Much of the discussion over Internet regulation today revolves around the need for more broadband and the increase of traffic that we’ll see in the future as more and more is being done on the Internet. But what discussion might be missing is the fact that the FCC recently stopped counting or paying attention to most Internet enabled devices, opting instead to only take into consideration wireless Internet devices for which you pay a monthly fee. This includes devices that connect in other ways, such as WiFi. While the revision resulted in undercounting the number of Internet devices millions at the time, that number is likely to have increased many times over today.

According to a report by IMS Research in 2010, there are now over 5 billion devices that connect to the Internet, a very small percentage of which are currently being counted by the FCC. This includes iPods, tablets, wireless phones, set-top boxes, televisions, and yes, computers. According to the same study, they expect Internet-enabled devices to explode to 22 billion within 10 years. This will include cars with Internet connectivity as well as home appliances and other devices.

The implications of this could be huge. If the FCC isn’t taking into account a major portion of the Internet device world, they could be making policy based on outdated technology and standards. For instance, if the Universal Service Fund (USF) decides that money will be put towards desktop computers for low-income communities, who’s to say that this will be the preferred method of Internet connectivity in a few short years? There are new Internet devices popping up everyday—even your refrigerator or microwave could be Internet enabled in a few years. The FCC’s own data showed that wireless enabled devices eclipsed wireless devices in 2008. Who would have guessed, even a few years ago, that more people would use a mobile device to browse the Internet than a PC? Well, it’s true, according to a study by mobile apps firm Flurry. According to this study, users spend 9% more time browsing the web with a mobile device that by using a PC. By codifying laws and regulations surrounding certain devices, while ignoring others, the FCC could risk impeding innovation and progress in the field of Internet enabled devices.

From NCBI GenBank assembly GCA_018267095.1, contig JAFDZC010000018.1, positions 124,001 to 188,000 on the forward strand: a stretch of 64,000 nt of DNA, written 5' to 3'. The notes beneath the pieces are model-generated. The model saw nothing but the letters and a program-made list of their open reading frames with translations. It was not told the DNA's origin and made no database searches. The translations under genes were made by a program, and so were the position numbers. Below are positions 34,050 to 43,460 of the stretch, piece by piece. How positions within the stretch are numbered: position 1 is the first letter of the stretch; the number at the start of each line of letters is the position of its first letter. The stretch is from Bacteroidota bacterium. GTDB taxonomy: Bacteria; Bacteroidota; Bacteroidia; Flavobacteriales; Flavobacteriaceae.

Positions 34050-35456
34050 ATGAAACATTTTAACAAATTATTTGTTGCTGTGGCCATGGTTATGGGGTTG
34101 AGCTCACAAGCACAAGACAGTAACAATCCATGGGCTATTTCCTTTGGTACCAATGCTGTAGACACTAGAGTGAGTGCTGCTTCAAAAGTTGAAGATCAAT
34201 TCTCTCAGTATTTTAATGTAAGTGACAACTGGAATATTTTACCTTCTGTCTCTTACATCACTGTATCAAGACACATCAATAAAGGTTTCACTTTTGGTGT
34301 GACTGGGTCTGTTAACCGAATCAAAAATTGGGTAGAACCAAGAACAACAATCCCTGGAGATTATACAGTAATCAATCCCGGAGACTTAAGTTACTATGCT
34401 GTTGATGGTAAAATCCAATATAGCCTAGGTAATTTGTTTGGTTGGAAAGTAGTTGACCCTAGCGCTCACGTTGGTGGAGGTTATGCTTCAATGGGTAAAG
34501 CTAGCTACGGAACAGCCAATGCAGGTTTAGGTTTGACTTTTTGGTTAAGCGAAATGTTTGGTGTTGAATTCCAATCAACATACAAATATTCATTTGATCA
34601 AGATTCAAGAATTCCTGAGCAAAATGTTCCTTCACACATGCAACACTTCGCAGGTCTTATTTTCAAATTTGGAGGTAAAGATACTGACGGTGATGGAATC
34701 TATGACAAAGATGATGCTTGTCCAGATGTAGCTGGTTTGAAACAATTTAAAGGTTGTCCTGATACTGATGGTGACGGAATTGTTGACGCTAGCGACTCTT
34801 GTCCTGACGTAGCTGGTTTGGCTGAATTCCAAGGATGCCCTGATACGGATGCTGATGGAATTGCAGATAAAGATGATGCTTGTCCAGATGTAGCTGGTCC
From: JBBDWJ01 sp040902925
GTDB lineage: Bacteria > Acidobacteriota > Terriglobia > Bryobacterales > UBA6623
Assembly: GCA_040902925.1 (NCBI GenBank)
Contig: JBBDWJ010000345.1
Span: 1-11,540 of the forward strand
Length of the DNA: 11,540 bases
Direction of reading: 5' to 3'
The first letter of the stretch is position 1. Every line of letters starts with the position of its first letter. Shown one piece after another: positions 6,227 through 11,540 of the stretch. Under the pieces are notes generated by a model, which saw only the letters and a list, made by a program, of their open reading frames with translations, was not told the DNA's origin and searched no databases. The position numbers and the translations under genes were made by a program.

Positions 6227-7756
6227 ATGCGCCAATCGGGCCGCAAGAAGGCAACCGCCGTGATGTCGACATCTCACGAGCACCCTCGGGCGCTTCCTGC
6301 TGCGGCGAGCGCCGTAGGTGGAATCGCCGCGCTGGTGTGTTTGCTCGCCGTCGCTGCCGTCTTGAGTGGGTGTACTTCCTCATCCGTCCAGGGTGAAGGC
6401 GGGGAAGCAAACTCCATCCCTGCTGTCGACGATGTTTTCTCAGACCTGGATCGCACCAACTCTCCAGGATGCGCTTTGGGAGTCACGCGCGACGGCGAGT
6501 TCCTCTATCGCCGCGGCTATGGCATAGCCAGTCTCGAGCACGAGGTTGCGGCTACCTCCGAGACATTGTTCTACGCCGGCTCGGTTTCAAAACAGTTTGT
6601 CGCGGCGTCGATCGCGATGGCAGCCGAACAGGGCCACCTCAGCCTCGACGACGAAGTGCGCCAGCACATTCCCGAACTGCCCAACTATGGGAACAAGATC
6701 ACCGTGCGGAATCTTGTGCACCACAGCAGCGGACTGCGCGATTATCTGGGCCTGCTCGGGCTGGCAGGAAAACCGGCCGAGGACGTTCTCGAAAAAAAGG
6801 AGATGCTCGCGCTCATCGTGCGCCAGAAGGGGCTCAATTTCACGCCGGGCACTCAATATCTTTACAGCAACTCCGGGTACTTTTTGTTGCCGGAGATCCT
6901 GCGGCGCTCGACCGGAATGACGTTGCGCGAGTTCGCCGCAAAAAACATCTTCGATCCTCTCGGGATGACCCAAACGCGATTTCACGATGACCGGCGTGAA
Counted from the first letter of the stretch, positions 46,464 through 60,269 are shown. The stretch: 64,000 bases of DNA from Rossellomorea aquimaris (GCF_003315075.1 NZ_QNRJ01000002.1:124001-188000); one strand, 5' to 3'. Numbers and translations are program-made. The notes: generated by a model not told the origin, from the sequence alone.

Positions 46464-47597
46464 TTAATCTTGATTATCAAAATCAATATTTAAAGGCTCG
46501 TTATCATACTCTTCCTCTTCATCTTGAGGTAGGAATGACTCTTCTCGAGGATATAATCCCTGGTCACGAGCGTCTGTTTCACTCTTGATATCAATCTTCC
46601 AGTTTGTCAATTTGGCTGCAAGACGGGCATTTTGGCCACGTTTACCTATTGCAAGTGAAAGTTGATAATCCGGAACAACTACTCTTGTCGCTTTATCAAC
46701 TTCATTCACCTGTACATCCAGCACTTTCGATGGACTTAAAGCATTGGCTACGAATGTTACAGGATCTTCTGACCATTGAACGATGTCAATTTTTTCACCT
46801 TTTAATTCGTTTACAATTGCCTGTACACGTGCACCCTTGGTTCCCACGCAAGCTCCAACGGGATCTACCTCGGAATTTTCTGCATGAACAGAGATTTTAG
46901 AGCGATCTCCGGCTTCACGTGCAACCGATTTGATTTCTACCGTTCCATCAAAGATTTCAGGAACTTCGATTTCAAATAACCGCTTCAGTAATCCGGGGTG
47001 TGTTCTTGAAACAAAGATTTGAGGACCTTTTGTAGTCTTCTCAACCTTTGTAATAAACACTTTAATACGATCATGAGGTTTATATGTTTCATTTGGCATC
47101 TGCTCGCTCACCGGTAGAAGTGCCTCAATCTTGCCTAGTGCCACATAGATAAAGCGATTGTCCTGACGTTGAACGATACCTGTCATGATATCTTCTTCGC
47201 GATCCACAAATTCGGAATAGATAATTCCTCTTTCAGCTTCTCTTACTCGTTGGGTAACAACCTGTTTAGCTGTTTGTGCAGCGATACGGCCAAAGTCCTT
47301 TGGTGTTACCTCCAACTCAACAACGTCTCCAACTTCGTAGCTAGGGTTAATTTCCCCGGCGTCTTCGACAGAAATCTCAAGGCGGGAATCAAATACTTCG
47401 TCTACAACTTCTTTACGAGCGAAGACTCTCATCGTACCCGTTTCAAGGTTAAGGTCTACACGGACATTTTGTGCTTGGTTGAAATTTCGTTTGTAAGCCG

Many are calling for computer subsidies, USF and broadband minimum speeds to be set in place–rules that could be disjointed with future computing.  Desktops and laptops may not be a preferred connection for those “unconnected” or low-income consumers. Regulations presume too much, because they harden rules based on today’s paradigm.   Technology changes, but these rules don’t.

By trying to forecast the future and trying to decide which devices will be favored by consumers over others, the FCC risks slowing down the accelerated progress of the Internet and Internet device industry. We’ve seen what happens when the FCC attempts to pick winners in the technology industry—CableCARD is a great example, which I outlined at length in a previous post. The FCC made an attempt to mandate cable companies use certain set top boxes, to what all now see was a disastrous result. Net Neutrality could be held up as another example, where the FCC sided against broadband networks, which they are now considering subsidizing through the USF. The FCC would be smart to understand that technology moves fast, and staying out of the way might be the best option.